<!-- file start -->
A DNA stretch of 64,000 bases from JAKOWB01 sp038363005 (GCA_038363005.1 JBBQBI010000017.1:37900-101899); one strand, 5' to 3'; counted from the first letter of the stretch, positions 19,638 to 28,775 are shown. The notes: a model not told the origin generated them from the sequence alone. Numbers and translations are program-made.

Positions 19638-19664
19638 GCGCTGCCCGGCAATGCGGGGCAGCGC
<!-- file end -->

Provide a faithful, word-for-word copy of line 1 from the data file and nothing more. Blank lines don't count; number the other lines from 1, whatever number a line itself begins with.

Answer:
A DNA stretch of 64,000 bases from JAKOWB01 sp038363005 (GCA_038363005.1 JBBQBI010000017.1:37900-101899); one strand, 5' to 3'; counted from the first letter of the stretch, positions 19,638 to 28,775 are shown. The notes: a model not told the origin generated them from the sequence alone. Numbers and translations are program-made.